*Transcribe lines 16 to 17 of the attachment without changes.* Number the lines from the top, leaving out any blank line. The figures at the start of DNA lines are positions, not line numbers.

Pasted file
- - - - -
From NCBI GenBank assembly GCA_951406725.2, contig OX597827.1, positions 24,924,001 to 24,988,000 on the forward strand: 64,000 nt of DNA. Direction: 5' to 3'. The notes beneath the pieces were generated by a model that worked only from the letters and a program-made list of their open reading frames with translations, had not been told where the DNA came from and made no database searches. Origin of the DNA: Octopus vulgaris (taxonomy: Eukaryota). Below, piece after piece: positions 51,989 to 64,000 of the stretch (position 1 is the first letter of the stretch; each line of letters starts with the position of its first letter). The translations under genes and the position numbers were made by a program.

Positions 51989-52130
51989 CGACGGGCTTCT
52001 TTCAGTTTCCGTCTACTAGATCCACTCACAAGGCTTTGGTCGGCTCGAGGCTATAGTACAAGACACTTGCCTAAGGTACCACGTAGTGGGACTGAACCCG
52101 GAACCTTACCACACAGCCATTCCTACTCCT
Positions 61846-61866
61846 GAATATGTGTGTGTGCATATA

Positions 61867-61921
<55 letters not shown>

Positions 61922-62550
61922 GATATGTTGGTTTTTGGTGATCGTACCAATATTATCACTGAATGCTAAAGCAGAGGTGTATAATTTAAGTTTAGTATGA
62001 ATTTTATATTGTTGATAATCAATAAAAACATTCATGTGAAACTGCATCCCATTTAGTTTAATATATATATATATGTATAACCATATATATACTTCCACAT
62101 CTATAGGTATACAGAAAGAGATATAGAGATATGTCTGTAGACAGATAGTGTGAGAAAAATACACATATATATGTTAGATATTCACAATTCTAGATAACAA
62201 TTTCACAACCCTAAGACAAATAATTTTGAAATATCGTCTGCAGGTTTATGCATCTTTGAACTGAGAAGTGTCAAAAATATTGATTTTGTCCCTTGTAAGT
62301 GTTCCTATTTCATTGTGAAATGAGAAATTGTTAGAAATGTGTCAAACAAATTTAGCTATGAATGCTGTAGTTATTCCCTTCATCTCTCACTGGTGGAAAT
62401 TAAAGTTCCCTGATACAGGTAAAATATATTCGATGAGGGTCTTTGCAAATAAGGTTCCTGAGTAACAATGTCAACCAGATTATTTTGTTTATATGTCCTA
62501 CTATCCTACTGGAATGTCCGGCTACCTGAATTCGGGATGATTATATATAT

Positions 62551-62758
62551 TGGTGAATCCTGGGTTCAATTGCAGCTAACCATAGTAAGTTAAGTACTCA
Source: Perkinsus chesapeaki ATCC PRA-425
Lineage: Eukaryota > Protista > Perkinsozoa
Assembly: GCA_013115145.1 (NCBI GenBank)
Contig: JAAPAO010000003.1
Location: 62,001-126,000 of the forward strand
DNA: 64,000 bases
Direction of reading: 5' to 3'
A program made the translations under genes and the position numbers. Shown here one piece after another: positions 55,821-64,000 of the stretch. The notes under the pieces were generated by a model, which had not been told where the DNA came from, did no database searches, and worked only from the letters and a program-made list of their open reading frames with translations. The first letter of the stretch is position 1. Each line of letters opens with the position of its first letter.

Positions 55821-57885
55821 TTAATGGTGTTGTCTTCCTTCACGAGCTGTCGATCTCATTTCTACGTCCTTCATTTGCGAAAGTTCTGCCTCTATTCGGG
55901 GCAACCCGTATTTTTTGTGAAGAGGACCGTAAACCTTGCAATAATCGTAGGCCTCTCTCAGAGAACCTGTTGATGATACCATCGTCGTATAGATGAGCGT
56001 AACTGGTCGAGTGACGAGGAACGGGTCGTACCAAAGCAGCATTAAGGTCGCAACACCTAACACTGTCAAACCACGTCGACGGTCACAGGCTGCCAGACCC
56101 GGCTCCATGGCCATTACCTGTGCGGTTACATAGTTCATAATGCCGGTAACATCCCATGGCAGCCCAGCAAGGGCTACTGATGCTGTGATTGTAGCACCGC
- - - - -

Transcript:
62401 TAAAGTTCCCTGATACAGGTAAAATATATTCGATGAGGGTCTTTGCAAATAAGGTTCCTGAGTAACAATGTCAACCAGATTATTTTGTTTATATGTCCTA
62501 CTATCCTACTGGAATGTCCGGCTACCTGAATTCGGGATGATTATATATAT